Multi-way Regression: A Closer Look at Water and Sanitation

To run the complete analysis for modeling the effect of water and sanitation on nutrition status, then a logical progression must be made by starting simple with one variable (e.g., sanitation -notoilet, water source- dpiped, dwell) and then adding variables into the model one by one.  Use the following exercises to run the regression models.

Model 1:  Look at only toilet with the outcome WAZ score.

1.  Open keast4j.sav

2.  Click on Statistics, Regression, Linear...

3.  Enter the Dependent variable waz from the variable list using the arrow key.

4.  Enter the Independent(s) notoilet from the variable list using the arrow key.

5.  Select the model type as Enter and click on OK.

INTERPRETATION:

The size of the effect of not having access to a safe toilet is large enough to merit attention (B=-0.255), and it is significant (p=0.044).  But this step is just a first sighting and must not be taken as truth until further exploration is pursued using other independent variables that we have discussed (e.g., water source, education, roofing quality).  Try the next step and see how the coefficient for notoilet changes.

Model 2:  Look at only piped water then only well water with the outcome WAZ score.

1.  Open keast4j.sav

2.  Click on Statistics, Regression, Linear...

3.  Enter the Dependent variable waz from the variable list using the arrow key.

4.  Enter the Independent(s) dpiped (... then run again with only dwell)  from the variable list using the arrow key.

5.  Select the model type as Enter and click on OK.

Piped water...

Well water...

INTERPRETATION:

Only the model for piped water shows any significant influence in the model (B=0.369, p=0.007), whereas well water does not appear to have a sizeable or significant association with the outcome variable.  We will now continue by running a model with no toilet and piped water to see how the coefficients are affected by the combination.

Model 3:  Look at no toilet and piped water with the outcome WAZ score.

1.  Open keast4j.sav

2.  Click on Statistics, Regression, Linear...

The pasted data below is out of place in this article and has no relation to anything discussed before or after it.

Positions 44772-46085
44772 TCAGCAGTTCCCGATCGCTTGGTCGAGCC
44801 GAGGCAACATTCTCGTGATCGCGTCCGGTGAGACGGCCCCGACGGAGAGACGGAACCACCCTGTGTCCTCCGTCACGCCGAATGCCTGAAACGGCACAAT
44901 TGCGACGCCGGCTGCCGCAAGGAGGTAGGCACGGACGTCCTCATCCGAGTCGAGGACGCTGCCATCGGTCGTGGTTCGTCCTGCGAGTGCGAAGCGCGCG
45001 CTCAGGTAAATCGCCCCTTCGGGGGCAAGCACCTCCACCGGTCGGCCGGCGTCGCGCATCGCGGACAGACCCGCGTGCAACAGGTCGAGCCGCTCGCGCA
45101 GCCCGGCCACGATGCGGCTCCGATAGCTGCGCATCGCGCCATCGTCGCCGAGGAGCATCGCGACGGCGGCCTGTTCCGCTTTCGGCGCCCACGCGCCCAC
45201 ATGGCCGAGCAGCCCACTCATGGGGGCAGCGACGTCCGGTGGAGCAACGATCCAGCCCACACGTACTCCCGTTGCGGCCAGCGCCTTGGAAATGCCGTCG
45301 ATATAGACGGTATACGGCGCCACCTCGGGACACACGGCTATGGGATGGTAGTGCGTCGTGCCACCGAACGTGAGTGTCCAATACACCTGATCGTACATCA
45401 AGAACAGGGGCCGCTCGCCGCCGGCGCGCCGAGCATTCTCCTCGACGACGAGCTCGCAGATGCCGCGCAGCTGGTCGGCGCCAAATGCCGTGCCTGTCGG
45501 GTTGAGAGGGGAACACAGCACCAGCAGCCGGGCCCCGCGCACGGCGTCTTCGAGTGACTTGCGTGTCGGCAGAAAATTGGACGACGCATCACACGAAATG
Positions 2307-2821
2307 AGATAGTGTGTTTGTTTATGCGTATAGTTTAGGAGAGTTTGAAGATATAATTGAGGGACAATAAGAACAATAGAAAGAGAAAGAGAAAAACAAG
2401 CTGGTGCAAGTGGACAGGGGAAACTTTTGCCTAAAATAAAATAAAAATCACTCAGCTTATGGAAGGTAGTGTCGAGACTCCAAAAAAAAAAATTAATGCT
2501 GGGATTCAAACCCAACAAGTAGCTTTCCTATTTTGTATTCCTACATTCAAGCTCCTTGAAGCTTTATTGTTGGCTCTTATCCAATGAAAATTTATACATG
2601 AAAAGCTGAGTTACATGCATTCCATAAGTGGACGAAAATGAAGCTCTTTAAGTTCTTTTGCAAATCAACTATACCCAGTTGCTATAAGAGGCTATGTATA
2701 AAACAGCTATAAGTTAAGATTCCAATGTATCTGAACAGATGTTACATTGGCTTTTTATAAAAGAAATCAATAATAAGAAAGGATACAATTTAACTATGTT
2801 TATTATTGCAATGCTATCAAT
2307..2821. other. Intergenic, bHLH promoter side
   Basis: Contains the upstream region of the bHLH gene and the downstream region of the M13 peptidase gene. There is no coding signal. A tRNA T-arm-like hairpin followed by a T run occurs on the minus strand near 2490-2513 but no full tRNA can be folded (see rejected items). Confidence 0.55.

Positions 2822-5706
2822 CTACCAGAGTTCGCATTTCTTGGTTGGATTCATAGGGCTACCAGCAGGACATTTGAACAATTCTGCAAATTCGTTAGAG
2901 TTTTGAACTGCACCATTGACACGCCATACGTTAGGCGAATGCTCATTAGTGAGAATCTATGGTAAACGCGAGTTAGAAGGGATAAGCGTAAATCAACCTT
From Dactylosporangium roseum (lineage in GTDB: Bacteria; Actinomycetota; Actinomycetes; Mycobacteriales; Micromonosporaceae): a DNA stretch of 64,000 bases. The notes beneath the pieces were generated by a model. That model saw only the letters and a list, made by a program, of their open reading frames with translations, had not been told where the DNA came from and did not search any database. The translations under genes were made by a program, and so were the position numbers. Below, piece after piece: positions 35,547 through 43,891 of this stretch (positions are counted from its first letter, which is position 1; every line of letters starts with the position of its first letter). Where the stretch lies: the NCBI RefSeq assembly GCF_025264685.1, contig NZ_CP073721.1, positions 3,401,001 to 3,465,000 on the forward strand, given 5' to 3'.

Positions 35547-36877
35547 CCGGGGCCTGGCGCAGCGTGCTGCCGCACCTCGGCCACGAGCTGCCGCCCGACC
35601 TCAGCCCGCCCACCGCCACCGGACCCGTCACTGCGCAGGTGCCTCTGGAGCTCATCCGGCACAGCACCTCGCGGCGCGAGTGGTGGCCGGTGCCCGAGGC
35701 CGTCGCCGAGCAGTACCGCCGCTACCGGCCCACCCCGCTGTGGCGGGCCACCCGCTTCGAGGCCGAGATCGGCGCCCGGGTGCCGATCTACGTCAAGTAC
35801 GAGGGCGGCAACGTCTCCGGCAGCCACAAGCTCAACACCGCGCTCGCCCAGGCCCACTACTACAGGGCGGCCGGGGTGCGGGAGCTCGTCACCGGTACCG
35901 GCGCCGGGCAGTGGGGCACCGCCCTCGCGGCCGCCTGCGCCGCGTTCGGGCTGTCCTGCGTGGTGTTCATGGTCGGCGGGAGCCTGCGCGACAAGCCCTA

3.  Enter the Dependent variable waz from the variable list using the arrow key.

4.  Enter the Independent(s) notoilet and dpiped from the variable list using the arrow key.

5.  Select the model type as Enter and click on OK.

INTERPRETATION:

Now you can see the change in the coefficients from the previous models.   The size of the coefficient for toilet has decreased slightly from -0.255 to -0.209 and is no longer significant in the model (p=0.101) at the 0.05 level.  The variable for piped water still has a large coefficient, although it has decreased slightly as well from 0.369 to 0.335. Piped water still seems to be significant in the model to test possible causal factors for malnutrition.  So, what are we not looking at yet that might still be influencing the model?  The question we asked was what is the effect of water and sanitation above and beyond the influences of education, therefore we should try adding education in the model and then see how the coefficients behave. We have previously looked at education alone and found it has a strong association with waz score, therefore we will skip on to a full model with toilet, water, and education together.

Model 4:  Look at no toilet and piped water with the outcome WAZ score.

1.  Open keast4j.sav

2.  Click on Statistics, Regression, Linear...

3.  Enter the Dependent variable waz from the variable list using the arrow key.

4.  Enter the Independent(s) notoilet, dpiped, and dlowedn from the variable list using the arrow key.

5.  Select the model type as Enter and click on OK.

INTERPRETATION:

Now you can see the change in the coefficients for water and sanitation.   It is clear that there is uncertainty as to whether or not either of these have an influence in nutrition status any longer.  Our worry is that they actually do, but we are not detecting it due to the strong collinearity with education.  We would be more certain about the results if the effect was independent of education, but since we have previously detected collinearity, it might be best to now look deeper by looking within education groups to see what the behavior is for toilet and water source.  You have done this in previous exercises using the routine called Select if..., which is quite simple.  Here is how to select for the low education group and then how to run the model again.